Vitamin C Enhances the In vitro Development of Porcine Pre-implantation Embryos by Reducing Oxidative Stress
Version of Record online: 13 JAN 2012
© 2012 Blackwell Verlag GmbH
Reproduction in Domestic Animals
Volume 47, Issue 6, pages 873–879, December 2012
How to Cite
Hu, J., Cheng, D., Gao, X., Bao, J., Ma, X. and Wang, H. (2012), Vitamin C Enhances the In vitro Development of Porcine Pre-implantation Embryos by Reducing Oxidative Stress. Reproduction in Domestic Animals, 47: 873–879. doi: 10.1111/j.1439-0531.2011.01982.x
- Issue online: 7 NOV 2012
- Version of Record online: 13 JAN 2012
- Submitted: 27 Jul 2011; Accepted: 16 Dec 2011.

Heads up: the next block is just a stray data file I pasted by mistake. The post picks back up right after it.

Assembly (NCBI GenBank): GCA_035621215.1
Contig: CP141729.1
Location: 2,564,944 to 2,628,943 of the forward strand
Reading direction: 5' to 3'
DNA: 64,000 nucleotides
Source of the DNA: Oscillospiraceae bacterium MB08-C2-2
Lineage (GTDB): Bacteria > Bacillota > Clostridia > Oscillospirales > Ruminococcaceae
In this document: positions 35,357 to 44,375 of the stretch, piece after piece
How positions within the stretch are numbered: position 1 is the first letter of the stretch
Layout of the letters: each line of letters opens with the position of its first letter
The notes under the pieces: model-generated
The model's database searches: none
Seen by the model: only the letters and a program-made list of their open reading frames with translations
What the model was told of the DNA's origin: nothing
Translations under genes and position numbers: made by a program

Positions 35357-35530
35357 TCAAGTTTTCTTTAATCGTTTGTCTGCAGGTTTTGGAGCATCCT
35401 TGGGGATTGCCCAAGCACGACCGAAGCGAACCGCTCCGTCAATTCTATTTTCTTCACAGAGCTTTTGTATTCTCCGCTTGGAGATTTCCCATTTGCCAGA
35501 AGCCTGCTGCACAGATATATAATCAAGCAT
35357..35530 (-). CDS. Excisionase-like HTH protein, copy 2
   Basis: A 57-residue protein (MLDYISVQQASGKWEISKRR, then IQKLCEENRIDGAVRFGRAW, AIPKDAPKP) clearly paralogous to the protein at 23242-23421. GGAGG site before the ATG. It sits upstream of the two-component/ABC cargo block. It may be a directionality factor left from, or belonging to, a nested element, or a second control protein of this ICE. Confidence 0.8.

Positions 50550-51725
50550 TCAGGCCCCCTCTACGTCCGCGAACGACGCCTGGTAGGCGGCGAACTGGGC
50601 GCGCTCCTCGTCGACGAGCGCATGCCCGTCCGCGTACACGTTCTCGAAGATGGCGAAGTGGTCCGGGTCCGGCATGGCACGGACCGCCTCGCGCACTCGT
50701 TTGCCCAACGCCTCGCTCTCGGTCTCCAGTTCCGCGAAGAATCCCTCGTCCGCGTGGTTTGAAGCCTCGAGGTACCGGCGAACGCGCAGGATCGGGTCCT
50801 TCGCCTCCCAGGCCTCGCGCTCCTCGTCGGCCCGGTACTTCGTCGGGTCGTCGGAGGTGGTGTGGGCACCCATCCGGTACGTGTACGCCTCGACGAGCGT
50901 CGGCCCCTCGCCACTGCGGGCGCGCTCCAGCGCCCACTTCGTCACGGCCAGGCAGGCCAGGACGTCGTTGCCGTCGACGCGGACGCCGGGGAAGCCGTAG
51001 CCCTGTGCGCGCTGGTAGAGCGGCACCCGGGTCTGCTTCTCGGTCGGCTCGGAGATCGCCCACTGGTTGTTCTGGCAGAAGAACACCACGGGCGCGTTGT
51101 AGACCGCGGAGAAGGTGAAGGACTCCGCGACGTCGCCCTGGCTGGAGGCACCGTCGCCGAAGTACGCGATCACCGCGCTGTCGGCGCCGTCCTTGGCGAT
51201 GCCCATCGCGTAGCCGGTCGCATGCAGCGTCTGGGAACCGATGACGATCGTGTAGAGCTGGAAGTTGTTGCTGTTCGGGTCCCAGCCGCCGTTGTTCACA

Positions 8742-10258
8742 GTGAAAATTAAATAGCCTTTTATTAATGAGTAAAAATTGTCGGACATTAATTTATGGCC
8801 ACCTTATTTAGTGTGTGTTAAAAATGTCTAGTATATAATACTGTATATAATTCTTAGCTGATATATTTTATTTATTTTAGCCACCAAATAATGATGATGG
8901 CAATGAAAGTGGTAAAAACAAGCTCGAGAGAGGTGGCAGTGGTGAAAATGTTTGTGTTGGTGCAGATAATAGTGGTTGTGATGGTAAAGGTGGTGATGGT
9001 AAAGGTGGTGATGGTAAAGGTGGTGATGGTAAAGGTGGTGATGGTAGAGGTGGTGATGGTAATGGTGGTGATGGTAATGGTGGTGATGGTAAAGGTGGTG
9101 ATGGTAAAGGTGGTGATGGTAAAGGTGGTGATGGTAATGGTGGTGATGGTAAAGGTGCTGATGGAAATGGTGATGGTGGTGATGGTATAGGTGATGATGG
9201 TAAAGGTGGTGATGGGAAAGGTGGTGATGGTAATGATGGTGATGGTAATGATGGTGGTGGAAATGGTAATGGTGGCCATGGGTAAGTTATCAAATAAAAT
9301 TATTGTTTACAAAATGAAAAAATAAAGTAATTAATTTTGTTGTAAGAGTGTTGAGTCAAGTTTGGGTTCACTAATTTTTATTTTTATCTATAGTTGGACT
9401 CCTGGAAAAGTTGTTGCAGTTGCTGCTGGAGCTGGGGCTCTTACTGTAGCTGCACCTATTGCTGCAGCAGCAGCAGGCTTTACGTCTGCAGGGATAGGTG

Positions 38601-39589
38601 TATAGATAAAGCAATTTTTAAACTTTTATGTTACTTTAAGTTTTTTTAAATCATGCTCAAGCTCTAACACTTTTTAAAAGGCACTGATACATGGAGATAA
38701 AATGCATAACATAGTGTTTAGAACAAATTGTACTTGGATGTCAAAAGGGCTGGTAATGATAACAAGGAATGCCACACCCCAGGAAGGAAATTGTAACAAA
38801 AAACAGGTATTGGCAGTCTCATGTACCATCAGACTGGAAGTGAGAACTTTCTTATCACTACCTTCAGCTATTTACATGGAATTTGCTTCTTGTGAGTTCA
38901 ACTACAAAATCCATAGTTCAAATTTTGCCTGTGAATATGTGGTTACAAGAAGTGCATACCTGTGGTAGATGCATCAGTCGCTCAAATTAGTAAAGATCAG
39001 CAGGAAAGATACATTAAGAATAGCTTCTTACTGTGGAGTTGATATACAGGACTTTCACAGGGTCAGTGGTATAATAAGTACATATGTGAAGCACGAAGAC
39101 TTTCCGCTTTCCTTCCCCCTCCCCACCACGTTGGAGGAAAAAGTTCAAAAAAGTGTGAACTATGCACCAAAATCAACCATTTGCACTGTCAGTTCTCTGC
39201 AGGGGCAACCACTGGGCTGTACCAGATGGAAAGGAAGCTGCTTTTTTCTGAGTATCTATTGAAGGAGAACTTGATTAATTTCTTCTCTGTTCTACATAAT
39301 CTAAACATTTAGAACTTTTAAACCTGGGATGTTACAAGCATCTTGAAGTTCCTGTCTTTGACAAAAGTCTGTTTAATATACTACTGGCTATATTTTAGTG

Vitamin C (Vc) is a natural compound supplemented to culture media to guarantee the appropriate reactive oxygen species (ROS) level, as well as protect cells from oxidative damage and apoptosis. The current study was conducted to determine the effects of Vc (0, 2.5, 5, 10, 20 and 40 μg/ml) on the ROS production, developmental ability and quality of in vitro produced porcine parthenotes. The results show that: (i) the ROS levels in the embryos significantly decrease in the Vc-treated groups compared with the control (p < 0.05), (ii) the rates of blastocyst formation and total cell numbers in each blastocyst are significantly higher in the Vc-treated groups than in the control (p < 0.05); the optimum concentration of Vc is 20 μg/ml, (iii) the relative expression of Bcl-xL significantly increases and that of Bax is downregulated after Vc treatment. Terminal deoxynucleotidyl transferase-mediated dUTP nick-end labelling analysis indicates that the ratio of apoptotic cells in the blastocyst is also significantly lower in Vc-treated groups (p < 0.05) and (iv) Vc treatment can also increase the expression of the Nanog gene in porcine embryos, with a fivefold increase in 20 μg/ml Vc treatment compared with the control (p < 0.05). Therefore, Vc improves the development of porcine embryos by reducing the ROS levels. Vc addition in PZM-3 medium can decrease the number of apoptotic cells and increase the cell numbers in blastocysts to produce high-quality porcine embryos in vitro.